According to the appellant, in January 2007, he entered into a flat purchase agreement with Kores India Real Estate Division. The agreement referred to a layout dated January 19, 2005 showing 15 buildings to be constructed by Kores, including the building containing the appellant’s flat. The layout also showed various open and amenity spaces.
In October 2009, the appellant and others noted some activities suggesting a proposed construction of an additional building, i.e., Building No.16, on the suit property. Once the appellant objected to the said additional construction, the concerned planning authority rejected the proposal for additional construction.
Thereafter, a fresh proposal was submitted wherein the space proposed to be a recreational ground (RG) was said to be replaced by the building in question. Hence the appellant filed a suit objecting to the said proposal.
Senior Advocate RS Apte appeared on behalf of the appellant and Senior Advocate PS Dani appeared for defendant Kores India.
The court examined the judgment of the Supreme Court in the case of Jayantilal Investments vs. Madhuvihar Coop. Housing Society and provisions of the Maharashtra Ownership of Flats Act (MOFA).
The court concluded that in accordance with the MOFA, promoters were bound to disclose plans to construct a building on the proposed RG area: “MOFA has two sets of provisions to ensure that the flat purchasers get what they were promised by the promoter when the purchase agreements were made. This was deemed necessary since usually such agreements are entered into before a building is constructed or a project of multiple buildings is completed. Having once entered into an agreement and invested a substantial amount for purchase of the flat, the flat purchaser, who would hardly be expected to be in a bargaining position and who more or less would have signed on the dotted line when he executed the agreement, has practically no effective remedy in general law to ensure that he actually gets what was promised to him at the time of the agreement. MOFA, therefore, steps in and provides for the purchaser’s rights and corresponding obligations of the promoter to keep to the bargain.”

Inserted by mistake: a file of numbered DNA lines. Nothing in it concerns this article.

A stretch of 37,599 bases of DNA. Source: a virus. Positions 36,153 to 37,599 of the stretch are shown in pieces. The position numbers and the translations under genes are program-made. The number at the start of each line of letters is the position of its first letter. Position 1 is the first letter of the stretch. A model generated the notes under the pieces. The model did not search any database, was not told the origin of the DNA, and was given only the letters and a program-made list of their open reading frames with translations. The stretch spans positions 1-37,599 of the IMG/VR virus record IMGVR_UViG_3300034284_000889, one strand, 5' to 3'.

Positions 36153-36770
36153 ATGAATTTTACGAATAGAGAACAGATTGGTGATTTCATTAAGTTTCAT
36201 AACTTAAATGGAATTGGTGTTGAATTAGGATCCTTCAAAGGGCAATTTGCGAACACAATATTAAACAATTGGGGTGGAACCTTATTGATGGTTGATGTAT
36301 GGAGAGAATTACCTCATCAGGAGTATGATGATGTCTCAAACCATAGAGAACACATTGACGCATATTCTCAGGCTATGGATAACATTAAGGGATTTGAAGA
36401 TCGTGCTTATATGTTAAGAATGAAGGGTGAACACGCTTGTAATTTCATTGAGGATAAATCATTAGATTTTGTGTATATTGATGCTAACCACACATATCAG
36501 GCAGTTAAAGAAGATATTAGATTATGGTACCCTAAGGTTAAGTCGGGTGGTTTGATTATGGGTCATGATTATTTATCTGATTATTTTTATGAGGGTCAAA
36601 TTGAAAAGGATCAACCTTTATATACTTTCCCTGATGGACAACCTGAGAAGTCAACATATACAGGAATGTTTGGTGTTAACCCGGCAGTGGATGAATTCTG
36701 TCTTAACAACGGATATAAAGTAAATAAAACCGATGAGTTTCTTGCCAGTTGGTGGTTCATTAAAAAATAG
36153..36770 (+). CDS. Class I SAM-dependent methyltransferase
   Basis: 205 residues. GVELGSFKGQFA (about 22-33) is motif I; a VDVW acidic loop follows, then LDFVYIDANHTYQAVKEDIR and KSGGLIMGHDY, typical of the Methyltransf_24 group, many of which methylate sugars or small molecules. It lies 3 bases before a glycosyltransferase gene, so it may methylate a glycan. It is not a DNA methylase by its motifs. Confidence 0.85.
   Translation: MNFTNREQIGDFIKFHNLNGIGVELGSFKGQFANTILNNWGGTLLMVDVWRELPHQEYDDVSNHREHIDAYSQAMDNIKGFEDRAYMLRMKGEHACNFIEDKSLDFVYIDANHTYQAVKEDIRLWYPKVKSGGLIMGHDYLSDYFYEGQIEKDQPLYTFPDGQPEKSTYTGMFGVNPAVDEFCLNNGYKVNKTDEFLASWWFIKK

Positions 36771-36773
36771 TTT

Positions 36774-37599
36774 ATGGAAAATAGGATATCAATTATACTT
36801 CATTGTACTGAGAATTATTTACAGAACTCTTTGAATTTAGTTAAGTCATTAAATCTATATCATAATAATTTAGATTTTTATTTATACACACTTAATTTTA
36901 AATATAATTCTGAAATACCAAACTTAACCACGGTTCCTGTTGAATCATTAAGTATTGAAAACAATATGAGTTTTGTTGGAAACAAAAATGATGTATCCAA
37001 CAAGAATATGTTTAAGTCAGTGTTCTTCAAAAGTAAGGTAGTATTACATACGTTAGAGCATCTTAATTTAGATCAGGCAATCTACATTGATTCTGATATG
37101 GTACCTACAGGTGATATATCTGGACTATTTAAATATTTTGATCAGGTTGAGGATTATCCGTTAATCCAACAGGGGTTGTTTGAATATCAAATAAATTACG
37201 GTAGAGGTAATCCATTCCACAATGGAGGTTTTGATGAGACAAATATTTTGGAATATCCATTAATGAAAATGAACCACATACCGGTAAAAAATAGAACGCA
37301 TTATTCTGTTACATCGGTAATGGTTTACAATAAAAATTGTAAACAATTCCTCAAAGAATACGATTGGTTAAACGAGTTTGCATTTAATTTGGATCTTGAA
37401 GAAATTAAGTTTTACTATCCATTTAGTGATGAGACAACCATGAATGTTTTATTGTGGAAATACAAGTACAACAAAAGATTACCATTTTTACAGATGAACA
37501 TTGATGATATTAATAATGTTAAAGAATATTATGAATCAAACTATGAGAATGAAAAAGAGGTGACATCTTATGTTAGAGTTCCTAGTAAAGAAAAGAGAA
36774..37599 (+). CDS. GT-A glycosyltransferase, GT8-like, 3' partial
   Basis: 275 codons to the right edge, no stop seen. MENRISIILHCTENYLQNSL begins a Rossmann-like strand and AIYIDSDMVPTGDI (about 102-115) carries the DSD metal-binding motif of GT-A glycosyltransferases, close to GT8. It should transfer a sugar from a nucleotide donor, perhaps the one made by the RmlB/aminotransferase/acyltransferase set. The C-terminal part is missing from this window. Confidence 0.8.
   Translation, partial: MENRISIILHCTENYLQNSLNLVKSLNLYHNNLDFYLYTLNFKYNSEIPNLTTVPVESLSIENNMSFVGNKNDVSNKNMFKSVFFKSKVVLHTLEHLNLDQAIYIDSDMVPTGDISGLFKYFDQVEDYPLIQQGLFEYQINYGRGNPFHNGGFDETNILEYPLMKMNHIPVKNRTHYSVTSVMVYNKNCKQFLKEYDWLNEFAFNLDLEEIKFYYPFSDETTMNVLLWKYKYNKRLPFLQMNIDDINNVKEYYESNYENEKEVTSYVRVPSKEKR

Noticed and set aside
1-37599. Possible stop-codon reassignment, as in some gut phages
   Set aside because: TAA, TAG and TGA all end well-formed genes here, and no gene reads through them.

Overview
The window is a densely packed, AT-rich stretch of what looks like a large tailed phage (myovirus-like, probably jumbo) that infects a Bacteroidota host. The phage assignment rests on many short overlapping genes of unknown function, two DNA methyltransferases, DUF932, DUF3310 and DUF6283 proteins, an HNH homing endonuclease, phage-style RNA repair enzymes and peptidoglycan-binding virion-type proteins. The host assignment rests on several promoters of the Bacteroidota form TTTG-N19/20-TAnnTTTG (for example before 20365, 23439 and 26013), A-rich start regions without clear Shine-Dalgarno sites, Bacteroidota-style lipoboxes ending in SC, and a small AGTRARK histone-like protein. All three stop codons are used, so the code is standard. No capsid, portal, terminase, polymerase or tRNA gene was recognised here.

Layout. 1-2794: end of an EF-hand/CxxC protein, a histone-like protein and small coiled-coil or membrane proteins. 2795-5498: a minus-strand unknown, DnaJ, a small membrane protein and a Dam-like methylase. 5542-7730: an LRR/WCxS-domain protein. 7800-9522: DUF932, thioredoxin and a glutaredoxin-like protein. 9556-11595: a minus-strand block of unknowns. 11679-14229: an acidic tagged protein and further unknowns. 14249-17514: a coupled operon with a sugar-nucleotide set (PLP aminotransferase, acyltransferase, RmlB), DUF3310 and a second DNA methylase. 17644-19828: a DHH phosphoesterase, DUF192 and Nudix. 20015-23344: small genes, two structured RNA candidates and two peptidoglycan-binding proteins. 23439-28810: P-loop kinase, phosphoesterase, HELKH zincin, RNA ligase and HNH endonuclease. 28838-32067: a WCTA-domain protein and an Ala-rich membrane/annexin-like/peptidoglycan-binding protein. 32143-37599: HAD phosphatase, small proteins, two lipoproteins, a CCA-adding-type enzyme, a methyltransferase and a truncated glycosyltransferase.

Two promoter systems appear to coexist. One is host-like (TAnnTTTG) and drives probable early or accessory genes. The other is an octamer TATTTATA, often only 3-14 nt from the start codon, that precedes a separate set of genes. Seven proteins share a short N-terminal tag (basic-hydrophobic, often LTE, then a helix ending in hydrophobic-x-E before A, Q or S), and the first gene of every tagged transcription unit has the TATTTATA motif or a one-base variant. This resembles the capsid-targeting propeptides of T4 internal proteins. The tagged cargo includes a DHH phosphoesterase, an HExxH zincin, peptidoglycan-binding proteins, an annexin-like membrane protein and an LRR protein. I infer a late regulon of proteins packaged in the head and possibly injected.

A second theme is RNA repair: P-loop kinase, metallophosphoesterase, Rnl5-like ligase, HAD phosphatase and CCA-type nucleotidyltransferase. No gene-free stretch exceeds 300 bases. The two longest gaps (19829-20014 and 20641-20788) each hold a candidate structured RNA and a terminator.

The court further noted: “What is material is that the purchaser agreed to purchase the flat on the basis of the promoter’s disclosures. These were: there would be 15 buildings in the proposed layout (may be with the possibility of an additional construction by use of FSI/TDR); and there would be large recreational spaces (RG Nos.1 and 2) located at the places indicated in the layout. On these disclosures, the purchaser thought it worth his while to purchase the flat. If that is so, considering the duty of disclosure which includes duty to conform to such disclosure on the part of the promoter, the question to be considered was whether the purchaser could now be told that the open recreational space of RG No.2 would be constructed upon and there would be 4 RGs at 4 different locations.”
“A developer cannot disclose one or the other buildings or areas for additional construction and then construct it somewhere else. He must keep to his disclosure,” Justice Gupte observed.
Thus, the second appeal was allowed and the suit has been remanded to the trial court, i.e., civil court, Thane, for a fresh hearing in accordance with law.